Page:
- Days left

Beware of Free Tax Preparation Scams

The latest tax scam offers free tax preparation ... and may steal your identity or infect your computerAs tax season heats up, there are several options available for free tax filing assistance for qualified taxpayers. Unfortunately, the numbers of taxpayers seeking free tax help have also created new opportunities for con artists and scammers.

This season, some taxpayers have reported offers of free tax assistance via email. The offers vary but generally ask you to provide certain information about yourself and/or your income in order to determine whether you qualify. The information requested is similar to the W-2 scam reported earlier by WalletPop.The requests for information or "offers" for assistance aren't always limited to the IRS. I recently received an email from a taxpayer who was surprised to receive an offer for free assistance from the Baltimore CASH Campaign. The taxpayer didn't request assistance, doesn't live in Baltimore (or Maryland, for that matter) and doesn't qualify for free assistance.

The Baltimore CASH Campaign is, in fact, real, and it does offer free tax assistance for qualifying families. However, it won't be soliciting you via email for appointments; rather, its website directs you to make an appointment by clicking online or calling the organization directly.

Similarly, the IRS does offer free tax assistance and may send you information about how to obtain tax assistance, assuming you've opted to receive updates via email. However, those updates aren't directed to individual taxpayers (think of them more like newsletters) and they will never ask you for financial information or personal details via email.

When you receive these kinds of emails, it's not always a question of mere phishing or identity theft. The emails may be from a spammer hoping to harvest addresses; when you reply to the sender to advise that there's been a mistake or to ask for further information, you're confirming that your email address is, in fact, valid. That makes it valuable to companies who sell email addresses to third parties. So, don't reply to the sender.

Even more dangerous, the emails may contain links with spyware, malware or viruses. In October, a scam email claiming to be from the IRS regarding EFTPS payments was actually part of a sophisticated effort to steal the data on your computer. Even though the links in the email appeared genuine (they did, in fact, eventually forward you to the EFTPS site), the links zipped their way through another site -- in the blink of an eye -- that installed spyware on your computer in order to intercept your online banking transaction data.

What's the best practice, then, to avoid tax scams?

If you receive emails from supporting organizations claiming to be affiliated with the IRS or offering you free tax advice, check out the organization. Don't reply with any personal, tax or financial information via email and don't open attachments or click on any links from organizations that you don't recognize. When in doubt, call the organization for more information before you take any action.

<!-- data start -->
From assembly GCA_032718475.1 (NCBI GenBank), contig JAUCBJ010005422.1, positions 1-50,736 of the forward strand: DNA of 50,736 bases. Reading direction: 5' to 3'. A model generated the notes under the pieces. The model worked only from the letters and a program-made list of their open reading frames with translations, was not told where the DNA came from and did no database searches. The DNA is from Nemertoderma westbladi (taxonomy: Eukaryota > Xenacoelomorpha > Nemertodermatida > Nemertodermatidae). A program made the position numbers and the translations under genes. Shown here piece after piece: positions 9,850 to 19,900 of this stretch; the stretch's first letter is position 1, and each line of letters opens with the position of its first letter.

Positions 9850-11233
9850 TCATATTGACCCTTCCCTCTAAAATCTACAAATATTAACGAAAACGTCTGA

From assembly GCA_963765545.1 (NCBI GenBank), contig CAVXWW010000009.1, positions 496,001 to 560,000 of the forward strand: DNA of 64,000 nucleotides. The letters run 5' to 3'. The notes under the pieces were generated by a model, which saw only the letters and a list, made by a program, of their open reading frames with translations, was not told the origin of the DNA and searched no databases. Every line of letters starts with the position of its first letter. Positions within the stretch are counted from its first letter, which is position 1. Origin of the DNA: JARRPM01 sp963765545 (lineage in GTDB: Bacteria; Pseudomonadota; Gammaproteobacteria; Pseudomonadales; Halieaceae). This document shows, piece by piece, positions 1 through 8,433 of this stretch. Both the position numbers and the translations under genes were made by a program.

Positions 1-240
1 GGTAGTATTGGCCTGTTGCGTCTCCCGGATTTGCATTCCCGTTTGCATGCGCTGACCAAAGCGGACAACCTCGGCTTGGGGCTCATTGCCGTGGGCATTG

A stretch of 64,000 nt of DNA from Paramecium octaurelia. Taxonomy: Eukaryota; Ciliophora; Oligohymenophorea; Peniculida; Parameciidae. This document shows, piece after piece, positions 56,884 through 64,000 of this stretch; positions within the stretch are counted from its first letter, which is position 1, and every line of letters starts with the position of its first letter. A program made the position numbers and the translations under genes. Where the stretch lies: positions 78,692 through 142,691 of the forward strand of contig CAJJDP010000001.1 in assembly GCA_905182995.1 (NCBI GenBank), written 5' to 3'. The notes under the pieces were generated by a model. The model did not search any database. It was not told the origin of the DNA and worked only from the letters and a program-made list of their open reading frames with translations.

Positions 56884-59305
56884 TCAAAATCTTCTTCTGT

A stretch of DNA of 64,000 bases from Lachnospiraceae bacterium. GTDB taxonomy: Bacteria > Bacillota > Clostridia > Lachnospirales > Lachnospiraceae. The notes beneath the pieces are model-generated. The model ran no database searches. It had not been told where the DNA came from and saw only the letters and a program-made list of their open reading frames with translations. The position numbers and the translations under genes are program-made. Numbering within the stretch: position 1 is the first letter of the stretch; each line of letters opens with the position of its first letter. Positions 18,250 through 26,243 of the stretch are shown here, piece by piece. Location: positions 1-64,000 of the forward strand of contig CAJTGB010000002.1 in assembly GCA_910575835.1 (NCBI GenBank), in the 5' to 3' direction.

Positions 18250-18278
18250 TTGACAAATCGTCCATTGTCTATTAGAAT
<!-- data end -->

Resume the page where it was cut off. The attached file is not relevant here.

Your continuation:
Finally, remember, the IRS will never initiate contact with you by email. If you get an email claiming to be from the IRS, don't reply. Don't open any of the attachments or click on any links. If you'd like the IRS to investigate it further, you can forward the e-mail to phishing@irs.gov. Then, you should simply delete it.


Increase your money and finance knowledge from home

Getting out of debt

Everyone hates debt. Get out of it.

View Course »

Understanding Credit Scores

Credit scores matter -- learn how to improve your score.

View Course »

TurboTax Articles

Employer Sponsored Health Coverage Explained

The Affordable Care Act, also known as Obamacare, is simpler than some people may give it credit for. The basic rule to remember is that everyone must carry Minimum Essential Coverage (MEC) or pay a penalty. Employers with 50 full-time employees or more are obligated to sponsor plans for their workers to help them meet this requirement.

How to Report RSUs or Stock Grants on Your Tax Return

Restricted stock units (RSUs) and stock grants are often used by companies to reward their employees with an investment in the company rather than with cash. As the name implies, RSUs have rules as to when they can be sold. Stock grants often carry restrictions as well. How your stock grant is delivered to you, and whether or not it is vested, are the key factors when determining tax treatment.

What is a Schedule Q Form?

The Internal Revenue Service (IRS) has two very different forms that go by the name Schedule Q. One of them is for people who participate in certain real estate investments; this is known as a Form 1066 Schedule Q. The other Schedule Q deals with employer benefit plans. It?s not something an individual taxpayer would normally have to deal with, though a small business owner might need it.

Incentive Stock Options

Some employers use Incentive Stock Options (ISOs) as a way to attract and retain employees. While ISOs can offer a valuable opportunity to participate in your company's growth and profits, there are tax implications you should be aware of. We'll help you understand ISOs and fill you in on important timetables that affect your tax liability, so you can optimize the value of your ISOs.

Add a Comment

*0 / 3000 Character Maximum